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GLSEN gay bullying 'Think before you speak' PSA to run at Super Bowl XLVI

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GLSEN has announced that PSAs about anti-gay bullying will run on a video billboard outside Lucas Oil Stadium in Indianapolis as football fans enter the Super Bowl. The "Think Before You Speak" ads will not run on television (unless somebody has a few million dollars lying around the house). The opportunity comes thanks to the Ad Council and Toronto-based Grazie media. The PSAs feature Hilary Duff, Wanda Sykes and the NBA’s Grant Hill and Jared Dudley.

GLSEN's full press release:

NEW YORK – February 1, 2012 – The Gay, Lesbian & Straight Education Network (GLSEN) and The Ad Council today announced the award-winning “Think Before You Speak” public service announcements (PSA) will appear at Super Bowl XLVI on Sunday, Feb. 5. GLSEN will become the first LGBT organization in the country to share its PSA campaign targeting anti-lesbian, gay, bisexual and transgender (LGBT) language among teens with Super Bowl attendees at the Lucas Oil Stadium in Indianapolis, IN.

“GLSEN is thrilled to share the Think Before You Speak campaign’s message of respect with tens of thousands of football fans attending the Super Bowl this year,” said GLSEN Executive Director Dr. Eliza Byard. “The PSA campaign featuring Hilary Duff, Wanda Sykes and the NBA’s Grant Hill has already reached millions of Americans across the country and we are truly grateful for this opportunity to increase awareness among a new kind of audience about the negative impact of anti-gay slurs.”

According to GLSEN’s 2009 National School Climate survey, three-quarters of LGBT students hear slurs such as “faggot” or “dyke” frequently or often at school and 9 in 10 report hearing anti-LGBT language frequently or often. Homophobic remarks such as “that’s so gay” are the most commonly heard type of biased remarks at school. Research shows that these slurs are often unintentional and simply a part of the teens’ vernacular. Most do not recognize the consequences, but the casual use of this language often carries over into more overt forms of harassment.

The advertising opportunity was made possible as an in-kind donation to GLSEN by Toronto-based Grazie Media. The media company donated airtime for GLSEN’s ongoing PSA campaign that will be displayed on a video billboard positioned directly in front of the Lucas Oil Stadium where Super Bowl attendees enter the stadium.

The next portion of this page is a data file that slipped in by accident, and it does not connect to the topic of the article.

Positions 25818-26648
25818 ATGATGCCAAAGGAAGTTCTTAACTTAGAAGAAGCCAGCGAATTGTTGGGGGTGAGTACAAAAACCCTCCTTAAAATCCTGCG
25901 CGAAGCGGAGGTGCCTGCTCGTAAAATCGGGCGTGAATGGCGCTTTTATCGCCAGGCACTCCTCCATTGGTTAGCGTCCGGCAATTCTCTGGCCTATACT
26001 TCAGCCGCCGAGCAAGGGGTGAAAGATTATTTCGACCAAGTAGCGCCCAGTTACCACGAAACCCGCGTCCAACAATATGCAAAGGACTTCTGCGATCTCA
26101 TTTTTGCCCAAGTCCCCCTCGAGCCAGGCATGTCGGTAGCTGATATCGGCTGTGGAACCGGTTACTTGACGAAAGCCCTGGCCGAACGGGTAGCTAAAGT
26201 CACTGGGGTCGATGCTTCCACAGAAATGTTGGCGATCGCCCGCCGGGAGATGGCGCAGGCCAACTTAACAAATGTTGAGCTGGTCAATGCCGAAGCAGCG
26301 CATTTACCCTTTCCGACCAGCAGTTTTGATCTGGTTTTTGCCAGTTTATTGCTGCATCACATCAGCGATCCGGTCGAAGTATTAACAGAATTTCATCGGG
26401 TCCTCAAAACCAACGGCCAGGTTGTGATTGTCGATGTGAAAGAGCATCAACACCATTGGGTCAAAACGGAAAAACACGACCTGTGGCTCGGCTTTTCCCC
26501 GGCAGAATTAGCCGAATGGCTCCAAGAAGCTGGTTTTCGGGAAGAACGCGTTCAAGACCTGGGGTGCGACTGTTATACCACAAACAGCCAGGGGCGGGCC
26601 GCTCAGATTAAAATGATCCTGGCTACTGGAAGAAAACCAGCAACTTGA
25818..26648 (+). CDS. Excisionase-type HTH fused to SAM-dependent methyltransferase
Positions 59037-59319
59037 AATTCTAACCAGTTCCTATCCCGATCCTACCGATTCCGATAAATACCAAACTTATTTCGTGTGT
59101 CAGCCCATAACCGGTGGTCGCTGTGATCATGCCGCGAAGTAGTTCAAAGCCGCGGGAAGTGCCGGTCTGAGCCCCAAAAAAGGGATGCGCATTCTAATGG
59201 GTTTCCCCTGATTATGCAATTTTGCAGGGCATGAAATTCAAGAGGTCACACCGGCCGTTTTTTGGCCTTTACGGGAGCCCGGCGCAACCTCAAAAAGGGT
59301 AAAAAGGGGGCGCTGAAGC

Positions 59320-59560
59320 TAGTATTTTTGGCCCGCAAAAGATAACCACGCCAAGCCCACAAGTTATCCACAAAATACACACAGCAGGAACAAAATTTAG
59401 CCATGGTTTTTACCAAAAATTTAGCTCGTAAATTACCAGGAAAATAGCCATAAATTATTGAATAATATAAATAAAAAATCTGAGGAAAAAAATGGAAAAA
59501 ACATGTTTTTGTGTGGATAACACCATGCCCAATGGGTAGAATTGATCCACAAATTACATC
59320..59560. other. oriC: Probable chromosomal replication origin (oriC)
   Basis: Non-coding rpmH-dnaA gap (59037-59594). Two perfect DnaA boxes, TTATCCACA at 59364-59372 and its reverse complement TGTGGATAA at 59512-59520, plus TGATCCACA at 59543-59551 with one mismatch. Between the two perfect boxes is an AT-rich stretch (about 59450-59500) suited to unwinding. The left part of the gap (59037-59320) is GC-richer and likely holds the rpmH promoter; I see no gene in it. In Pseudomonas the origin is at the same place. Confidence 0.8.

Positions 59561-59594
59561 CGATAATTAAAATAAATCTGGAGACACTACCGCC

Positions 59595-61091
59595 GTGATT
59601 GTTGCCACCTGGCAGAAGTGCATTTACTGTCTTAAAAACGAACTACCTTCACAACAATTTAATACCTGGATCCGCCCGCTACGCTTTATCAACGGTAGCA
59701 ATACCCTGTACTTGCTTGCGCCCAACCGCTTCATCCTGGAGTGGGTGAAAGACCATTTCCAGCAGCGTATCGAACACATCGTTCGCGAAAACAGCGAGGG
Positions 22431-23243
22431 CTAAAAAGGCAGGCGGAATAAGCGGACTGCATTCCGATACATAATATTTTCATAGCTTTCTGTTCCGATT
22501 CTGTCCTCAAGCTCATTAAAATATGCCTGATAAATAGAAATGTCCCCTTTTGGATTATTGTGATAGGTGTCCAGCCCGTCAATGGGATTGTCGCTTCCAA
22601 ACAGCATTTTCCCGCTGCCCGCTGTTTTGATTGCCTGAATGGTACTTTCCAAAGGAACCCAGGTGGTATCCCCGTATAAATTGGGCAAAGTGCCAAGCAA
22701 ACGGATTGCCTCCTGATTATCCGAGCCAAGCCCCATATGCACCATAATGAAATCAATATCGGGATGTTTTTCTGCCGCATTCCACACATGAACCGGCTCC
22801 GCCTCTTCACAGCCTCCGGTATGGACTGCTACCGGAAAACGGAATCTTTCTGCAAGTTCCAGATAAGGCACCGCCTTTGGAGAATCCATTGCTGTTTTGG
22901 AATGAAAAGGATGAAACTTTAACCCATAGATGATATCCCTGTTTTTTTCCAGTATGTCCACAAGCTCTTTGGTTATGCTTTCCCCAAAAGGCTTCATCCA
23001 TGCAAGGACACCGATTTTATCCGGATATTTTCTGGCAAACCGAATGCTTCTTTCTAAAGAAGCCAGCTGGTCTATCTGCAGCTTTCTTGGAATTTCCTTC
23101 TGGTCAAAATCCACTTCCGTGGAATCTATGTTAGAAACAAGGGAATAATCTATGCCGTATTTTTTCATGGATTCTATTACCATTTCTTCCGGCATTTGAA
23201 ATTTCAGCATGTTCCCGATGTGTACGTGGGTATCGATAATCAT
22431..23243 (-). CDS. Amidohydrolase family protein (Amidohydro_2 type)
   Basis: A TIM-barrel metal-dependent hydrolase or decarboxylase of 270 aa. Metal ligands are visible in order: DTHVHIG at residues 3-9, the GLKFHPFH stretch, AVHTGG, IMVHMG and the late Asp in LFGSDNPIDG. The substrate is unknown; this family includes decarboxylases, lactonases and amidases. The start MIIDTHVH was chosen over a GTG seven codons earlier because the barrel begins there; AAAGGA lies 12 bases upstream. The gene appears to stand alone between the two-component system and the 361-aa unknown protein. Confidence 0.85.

“At one of the biggest sport stages around the world, the Super Bowl is a massive outlet to send a message,” said Grazie Media Director of Programming, Events Vanessa Wojtala. “Our organization feels that GLSEN’s presence at the Super Bowl is a wonderful way to raise awareness about the Think Before You Speak campaign.”

Grazie Media has also provided GLSEN’s “Think Before You Speak” campaign with additional airtime at a major national sporting event to be announced soon by GLSEN.“Think Before You Speak” features humorous TV PSAs with celebrities interrupting teenagers who use the term "that’s so gay."

The PSA campaign is complemented by an interactive website www.ThinkB4YouSpeak.com that enables youth, educators, parents and athletic coaches to take action to ensure a safer and more welcoming environment for all students, regardless of sexual orientation or gender identity/expression.

The campaign has garnered widespread media coverage, including CNN, ABC’s “The View,” “Entertainment Tonight,” ESPN, Newsweek, The New York Times, Forbes, Gawker and PerezHilton.com. Bill O’Reilly of FOX News’ “The O’Reilly Factor” even referred to Hilary Duff as a “Patriot” during his “Patriots and Pinheads” segment for her work on the PSA.

Ad Council research found that strong awareness of the “Think Before You Speak” campaign among teens has demonstrated a significant shift in key attitudes and behaviors regarding the use of anti-LGBT slurs such as “that’s so gay.”

Findings from surveys conducted by the Ad Council after the first year of the campaign of teens aged 13-16 suggest that a higher percentage of teens think that people should not say “that’s so gay” for any reason (38% in 2009 vs. 28% in 2008) and a higher percentage also report “never” saying “that’s so gay” when something is stupid or uncool (28% in 2009 vs. 18% in 2008).

“GLSEN is thankful for the generous support of Grazie Media and the continued partnership with the Ad Council to help us bolster our awareness-raising efforts of how the casual use of phrases like ‘that’s so gay’ contributes to hostile school climates,” said Byard. “We know that our campaign’s message has resonated with young people across the country, and we are confident that it will continue to make headway in ending anti-gay name-calling, bullying and harassment.